Thiensville seeks to declare TIF district as 'distressed'

Published on: 8/12/2010

Thiensville's Village Board is considering a proposal to take three to four additional years to pay off a debt tied to the community's only tax incremental financing district.

A Sept. 20 public hearing has been scheduled to consider the proposal. It would declare the tax district as "distressed."

Under a new state law, a distressed tax district may take up to 40 years to pay off its debt. State law typically limits the payback period to 27 years.

With a TIF district, a community usually borrows money for public improvements - such as roads and sewer lines - that are tied to new development. The property taxes from the new development pays off that debt. Once the debt is gone, the property taxes go to the community, its school district and other local governments, such as the county and area technical college district.

However, some Wisconsin tax districts have run into trouble because the recession has reduced property values, so it's taking longer to pay their debts. Some of the deepest holes are in smaller communities, such as Warrens and Necedah.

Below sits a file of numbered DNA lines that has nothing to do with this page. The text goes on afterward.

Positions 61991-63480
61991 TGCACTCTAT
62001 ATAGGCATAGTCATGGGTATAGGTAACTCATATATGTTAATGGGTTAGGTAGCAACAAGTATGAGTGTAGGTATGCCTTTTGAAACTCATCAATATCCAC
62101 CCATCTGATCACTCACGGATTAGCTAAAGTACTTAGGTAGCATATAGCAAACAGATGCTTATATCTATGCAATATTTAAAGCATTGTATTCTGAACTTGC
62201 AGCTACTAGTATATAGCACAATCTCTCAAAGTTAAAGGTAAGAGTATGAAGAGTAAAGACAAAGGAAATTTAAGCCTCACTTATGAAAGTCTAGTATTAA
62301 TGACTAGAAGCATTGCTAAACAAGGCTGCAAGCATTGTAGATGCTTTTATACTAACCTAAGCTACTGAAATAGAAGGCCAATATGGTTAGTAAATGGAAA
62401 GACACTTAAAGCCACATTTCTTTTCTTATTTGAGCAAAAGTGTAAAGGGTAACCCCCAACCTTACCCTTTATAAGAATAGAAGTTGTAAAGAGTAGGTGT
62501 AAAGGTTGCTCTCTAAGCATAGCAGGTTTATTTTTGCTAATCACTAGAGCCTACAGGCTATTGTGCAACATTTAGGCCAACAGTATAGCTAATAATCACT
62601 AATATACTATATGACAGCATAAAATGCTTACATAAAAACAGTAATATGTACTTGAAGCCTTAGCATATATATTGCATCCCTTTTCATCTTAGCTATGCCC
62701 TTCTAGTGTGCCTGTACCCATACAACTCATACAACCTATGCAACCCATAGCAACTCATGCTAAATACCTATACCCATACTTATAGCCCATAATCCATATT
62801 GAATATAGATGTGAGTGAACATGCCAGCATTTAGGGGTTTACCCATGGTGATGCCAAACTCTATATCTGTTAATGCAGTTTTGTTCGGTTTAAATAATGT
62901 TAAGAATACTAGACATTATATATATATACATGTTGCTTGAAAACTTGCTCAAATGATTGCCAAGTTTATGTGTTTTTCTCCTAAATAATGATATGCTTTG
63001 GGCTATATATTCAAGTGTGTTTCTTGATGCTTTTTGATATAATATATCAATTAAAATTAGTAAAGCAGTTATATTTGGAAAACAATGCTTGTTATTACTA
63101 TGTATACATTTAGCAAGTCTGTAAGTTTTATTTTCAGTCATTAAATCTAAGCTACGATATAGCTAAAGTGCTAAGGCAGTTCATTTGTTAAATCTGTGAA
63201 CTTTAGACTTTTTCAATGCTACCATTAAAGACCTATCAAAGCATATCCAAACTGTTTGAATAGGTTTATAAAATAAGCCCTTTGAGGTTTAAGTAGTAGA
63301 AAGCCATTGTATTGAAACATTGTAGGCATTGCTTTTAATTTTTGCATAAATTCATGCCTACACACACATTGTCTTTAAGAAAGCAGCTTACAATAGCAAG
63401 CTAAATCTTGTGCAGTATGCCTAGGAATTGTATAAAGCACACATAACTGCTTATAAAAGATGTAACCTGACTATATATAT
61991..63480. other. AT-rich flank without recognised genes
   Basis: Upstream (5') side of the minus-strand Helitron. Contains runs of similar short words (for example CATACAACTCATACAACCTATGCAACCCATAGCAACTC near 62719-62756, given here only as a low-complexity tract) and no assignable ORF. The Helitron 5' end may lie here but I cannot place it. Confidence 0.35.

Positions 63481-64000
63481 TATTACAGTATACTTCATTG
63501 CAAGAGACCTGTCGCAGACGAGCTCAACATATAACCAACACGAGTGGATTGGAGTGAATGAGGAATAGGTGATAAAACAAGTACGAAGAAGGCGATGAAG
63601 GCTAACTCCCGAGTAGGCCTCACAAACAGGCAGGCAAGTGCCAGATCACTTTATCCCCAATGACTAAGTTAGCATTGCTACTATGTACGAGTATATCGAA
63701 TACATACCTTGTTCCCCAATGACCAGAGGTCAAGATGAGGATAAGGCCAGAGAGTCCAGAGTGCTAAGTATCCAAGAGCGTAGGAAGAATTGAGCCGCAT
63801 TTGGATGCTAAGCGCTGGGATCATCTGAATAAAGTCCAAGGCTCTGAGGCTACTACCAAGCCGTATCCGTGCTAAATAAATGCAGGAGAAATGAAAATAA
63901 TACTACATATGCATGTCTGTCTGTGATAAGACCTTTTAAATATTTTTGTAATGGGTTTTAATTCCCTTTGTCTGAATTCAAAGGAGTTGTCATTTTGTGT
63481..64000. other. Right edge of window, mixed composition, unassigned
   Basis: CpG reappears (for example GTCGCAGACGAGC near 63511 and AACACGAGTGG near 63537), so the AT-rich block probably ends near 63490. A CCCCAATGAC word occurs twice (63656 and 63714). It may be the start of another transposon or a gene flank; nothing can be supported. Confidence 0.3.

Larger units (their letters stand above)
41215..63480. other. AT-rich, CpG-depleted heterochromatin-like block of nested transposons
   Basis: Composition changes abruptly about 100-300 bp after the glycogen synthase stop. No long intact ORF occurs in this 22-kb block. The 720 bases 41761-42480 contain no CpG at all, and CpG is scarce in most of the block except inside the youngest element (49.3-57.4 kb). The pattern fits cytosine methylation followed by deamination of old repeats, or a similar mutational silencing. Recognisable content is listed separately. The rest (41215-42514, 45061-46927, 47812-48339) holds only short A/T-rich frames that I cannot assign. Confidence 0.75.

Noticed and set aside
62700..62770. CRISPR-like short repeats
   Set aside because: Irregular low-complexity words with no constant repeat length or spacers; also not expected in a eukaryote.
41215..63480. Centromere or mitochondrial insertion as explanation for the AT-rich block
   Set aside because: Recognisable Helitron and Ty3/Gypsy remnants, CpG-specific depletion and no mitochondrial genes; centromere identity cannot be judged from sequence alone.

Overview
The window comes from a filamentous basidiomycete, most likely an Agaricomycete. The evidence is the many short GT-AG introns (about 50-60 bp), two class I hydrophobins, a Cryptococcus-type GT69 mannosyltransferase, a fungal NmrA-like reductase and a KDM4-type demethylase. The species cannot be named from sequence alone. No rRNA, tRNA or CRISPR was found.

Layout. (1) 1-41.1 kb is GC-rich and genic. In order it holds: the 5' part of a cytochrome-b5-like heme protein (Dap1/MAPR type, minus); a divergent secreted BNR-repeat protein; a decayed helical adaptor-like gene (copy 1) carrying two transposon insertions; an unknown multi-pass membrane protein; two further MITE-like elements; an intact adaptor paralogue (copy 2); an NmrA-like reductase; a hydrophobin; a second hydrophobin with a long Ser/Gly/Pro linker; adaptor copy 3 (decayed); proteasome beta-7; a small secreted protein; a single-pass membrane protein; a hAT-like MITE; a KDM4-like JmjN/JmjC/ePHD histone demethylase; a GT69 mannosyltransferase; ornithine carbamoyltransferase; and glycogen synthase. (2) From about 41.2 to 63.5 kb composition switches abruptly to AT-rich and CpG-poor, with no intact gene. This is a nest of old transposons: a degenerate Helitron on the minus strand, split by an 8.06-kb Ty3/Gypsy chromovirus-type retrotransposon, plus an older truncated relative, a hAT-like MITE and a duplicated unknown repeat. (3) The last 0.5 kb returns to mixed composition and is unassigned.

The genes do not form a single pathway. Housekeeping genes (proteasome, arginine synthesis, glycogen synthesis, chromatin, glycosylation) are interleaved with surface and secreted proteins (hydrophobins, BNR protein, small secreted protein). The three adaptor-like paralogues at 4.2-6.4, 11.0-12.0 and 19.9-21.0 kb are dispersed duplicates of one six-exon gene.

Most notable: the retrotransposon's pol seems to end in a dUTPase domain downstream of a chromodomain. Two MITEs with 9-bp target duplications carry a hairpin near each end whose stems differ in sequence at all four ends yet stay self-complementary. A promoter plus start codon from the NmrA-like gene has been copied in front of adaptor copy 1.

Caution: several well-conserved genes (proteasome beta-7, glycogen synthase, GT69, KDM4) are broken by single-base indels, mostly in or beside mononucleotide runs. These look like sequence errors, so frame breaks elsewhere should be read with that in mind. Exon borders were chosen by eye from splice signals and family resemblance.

In response, the new law was passed unanimously by the Senate and Assembly and signed by Gov. Jim Doyle. Along with allowing more time to pay off the debt, the new law lets a community take revenue generated by a successful district to help pay off a distressed district's debt. The law's supporters say it gives communities a way to avoid defaulting on their tax district bond debt.

Thiensville appears to be the first Milwaukee-area community to seek "distressed" status for a TIF district. But its situation is different from the communities whose troubles led to the law.

The village's only tax district is due to expire in 2013. The downtown district fell short on generating the expected level of development, and property tax revenue, said Karl Hertz, village president.

But there is no default threat looming, he said. The village used revenue from its general fund to pay off the district's debt, Hertz said.

Hertz said keeping the district operating for three to four years beyond the original 2013 expiraton date will result in paying back all the general fund money used to pay off the district debt.

Ironically, while development acitivity within the tax district was lower than expected during its first several years, there was activity in recent years that helped generate more revenue, Hertz said.

Those later projects include Willowbrook Place, a 64-unit senior apartment building at 205 Green Bay Road, which opened in 2003, and Thiensville Village Homes, a 14-unit condo project at 228 Elm St., which opened in 2005.